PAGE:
COVID-19 stigmatised public transport as unable to preserve physical distancing and therefore health. Although some studies suggest the probability of becoming infected while using public transport is lower than in other closed spaces, many people are still staying away from buses, trains and subways.
Businesses, big and small, have to stand up for the COVID generation. Extend a hand to young graduates from the Class of Corona, offer them internships and first jobs, and bet on their future. This crisis has brought an entire generation to a halt. Students and young graduates have classes and exams cancelled…
Berlin, London, Madrid and Paris are engines of productivity growth that have long been magnets for young and skilled workers. COVID-19 has brought this boom to a halt. Indeed job posting data offer an unparalleled view of how the pandemic has transformed labour markets in Europe’s four largest capitals at the start of 2021.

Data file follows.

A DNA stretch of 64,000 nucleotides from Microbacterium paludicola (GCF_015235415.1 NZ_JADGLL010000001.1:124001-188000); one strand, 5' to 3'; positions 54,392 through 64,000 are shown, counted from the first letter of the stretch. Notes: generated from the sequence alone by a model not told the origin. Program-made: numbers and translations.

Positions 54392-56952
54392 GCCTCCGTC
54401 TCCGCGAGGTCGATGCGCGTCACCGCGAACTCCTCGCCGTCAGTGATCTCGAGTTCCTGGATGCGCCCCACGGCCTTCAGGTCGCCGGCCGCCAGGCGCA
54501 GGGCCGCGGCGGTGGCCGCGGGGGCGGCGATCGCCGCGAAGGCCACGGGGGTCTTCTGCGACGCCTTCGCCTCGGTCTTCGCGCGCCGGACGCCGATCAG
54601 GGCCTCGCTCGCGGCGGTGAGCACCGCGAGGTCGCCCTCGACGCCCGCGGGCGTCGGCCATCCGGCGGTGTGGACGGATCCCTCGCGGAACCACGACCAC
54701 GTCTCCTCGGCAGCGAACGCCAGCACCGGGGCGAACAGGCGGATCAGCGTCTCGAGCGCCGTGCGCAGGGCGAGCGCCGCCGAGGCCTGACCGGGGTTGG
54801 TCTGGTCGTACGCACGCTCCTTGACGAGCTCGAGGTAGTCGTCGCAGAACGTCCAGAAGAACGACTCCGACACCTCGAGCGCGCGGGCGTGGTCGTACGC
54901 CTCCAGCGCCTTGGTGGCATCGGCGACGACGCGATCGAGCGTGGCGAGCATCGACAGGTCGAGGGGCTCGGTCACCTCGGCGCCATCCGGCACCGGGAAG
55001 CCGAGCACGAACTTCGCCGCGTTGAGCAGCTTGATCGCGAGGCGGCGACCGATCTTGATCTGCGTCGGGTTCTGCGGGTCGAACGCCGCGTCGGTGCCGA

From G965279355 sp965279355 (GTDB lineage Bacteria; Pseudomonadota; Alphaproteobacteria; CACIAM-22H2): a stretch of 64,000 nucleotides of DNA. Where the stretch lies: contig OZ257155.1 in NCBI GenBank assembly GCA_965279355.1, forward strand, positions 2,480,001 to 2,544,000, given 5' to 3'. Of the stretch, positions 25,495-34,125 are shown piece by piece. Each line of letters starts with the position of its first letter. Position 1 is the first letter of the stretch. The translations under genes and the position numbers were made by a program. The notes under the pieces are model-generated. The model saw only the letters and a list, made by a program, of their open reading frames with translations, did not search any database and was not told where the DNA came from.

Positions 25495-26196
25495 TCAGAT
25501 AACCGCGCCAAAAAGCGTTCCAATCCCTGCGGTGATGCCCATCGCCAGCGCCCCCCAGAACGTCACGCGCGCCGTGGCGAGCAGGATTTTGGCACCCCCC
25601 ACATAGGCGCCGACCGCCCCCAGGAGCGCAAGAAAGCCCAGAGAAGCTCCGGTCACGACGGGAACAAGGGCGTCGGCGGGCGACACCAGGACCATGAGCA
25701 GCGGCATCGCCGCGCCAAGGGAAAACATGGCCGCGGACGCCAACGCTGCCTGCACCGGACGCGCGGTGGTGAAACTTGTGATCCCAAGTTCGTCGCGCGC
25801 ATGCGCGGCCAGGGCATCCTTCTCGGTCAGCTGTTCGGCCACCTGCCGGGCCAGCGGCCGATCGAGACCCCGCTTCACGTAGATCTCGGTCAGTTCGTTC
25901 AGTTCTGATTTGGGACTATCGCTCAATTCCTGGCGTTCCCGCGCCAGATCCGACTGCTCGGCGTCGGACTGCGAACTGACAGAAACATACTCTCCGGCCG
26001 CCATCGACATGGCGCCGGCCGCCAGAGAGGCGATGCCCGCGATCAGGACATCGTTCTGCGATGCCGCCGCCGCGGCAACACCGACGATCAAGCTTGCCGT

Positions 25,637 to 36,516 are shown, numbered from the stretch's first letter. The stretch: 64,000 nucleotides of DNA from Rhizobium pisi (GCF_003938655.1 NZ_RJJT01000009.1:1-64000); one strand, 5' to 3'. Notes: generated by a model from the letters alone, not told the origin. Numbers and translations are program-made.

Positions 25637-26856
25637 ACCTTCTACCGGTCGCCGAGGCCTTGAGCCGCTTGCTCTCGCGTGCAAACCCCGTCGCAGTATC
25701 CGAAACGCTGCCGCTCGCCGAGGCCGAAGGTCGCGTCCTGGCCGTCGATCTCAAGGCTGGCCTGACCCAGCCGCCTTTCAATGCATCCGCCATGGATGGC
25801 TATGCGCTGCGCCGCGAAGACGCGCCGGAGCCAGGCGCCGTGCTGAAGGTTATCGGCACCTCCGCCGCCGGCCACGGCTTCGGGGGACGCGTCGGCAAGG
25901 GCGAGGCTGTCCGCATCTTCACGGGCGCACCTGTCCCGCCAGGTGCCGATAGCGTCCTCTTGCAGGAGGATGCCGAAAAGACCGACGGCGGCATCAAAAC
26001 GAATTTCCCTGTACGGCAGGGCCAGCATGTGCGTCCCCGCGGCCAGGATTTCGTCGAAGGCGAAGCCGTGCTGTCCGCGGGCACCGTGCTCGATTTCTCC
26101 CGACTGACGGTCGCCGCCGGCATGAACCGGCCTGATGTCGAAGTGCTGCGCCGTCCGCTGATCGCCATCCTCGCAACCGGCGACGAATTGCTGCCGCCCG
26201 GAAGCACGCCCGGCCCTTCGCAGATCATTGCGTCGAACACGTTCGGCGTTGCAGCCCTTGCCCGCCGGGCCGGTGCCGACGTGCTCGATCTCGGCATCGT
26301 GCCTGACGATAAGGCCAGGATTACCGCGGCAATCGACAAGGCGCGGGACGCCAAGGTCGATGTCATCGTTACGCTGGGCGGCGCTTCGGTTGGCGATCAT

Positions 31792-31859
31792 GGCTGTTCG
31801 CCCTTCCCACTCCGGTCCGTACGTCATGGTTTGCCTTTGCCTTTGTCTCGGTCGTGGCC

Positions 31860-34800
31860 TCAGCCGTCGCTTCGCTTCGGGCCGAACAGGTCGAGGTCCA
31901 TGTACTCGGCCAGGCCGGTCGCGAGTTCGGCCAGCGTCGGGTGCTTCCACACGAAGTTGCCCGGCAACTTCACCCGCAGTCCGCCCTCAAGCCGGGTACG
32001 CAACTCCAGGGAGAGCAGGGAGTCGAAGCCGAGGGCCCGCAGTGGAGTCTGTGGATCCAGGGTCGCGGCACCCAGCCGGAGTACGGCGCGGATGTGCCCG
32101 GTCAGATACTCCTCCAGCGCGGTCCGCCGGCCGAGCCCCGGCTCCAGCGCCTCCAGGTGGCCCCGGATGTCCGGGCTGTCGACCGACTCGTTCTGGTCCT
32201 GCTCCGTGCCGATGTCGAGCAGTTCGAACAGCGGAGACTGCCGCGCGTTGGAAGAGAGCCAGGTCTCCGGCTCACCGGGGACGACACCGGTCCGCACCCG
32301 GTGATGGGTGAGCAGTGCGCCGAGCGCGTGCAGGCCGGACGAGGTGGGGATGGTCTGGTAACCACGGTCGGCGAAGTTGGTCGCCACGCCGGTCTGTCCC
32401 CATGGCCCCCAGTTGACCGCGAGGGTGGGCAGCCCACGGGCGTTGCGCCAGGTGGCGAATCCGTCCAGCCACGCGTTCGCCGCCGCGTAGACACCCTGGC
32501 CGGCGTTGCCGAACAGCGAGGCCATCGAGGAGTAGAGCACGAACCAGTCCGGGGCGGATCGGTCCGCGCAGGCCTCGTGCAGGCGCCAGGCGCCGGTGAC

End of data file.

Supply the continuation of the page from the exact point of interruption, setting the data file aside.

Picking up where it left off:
In the early stages of the pandemic, the focus was squarely on cities. Urban density and shared spaces contributed to surging case numbers and deaths: before June, the rise in excess deaths was more than three times higher in large metropolitan areas compared to remote regions. But rural areas still reeled from the economic impacts. Businesses closed to comply with containment measures, trade slowed, and tourism activity all but ceased.
Going local in a global crisis – COVID-19 has unleashed the worst jobs crisis in a generation. The latest figures from the OECD’s Economic Outlook are striking. Compared to the last quarter of 2019, hours worked fell over 15% in the Euro Area, the United Kingdom and Canada in the second quarter of 2020, and by over 10% in the US.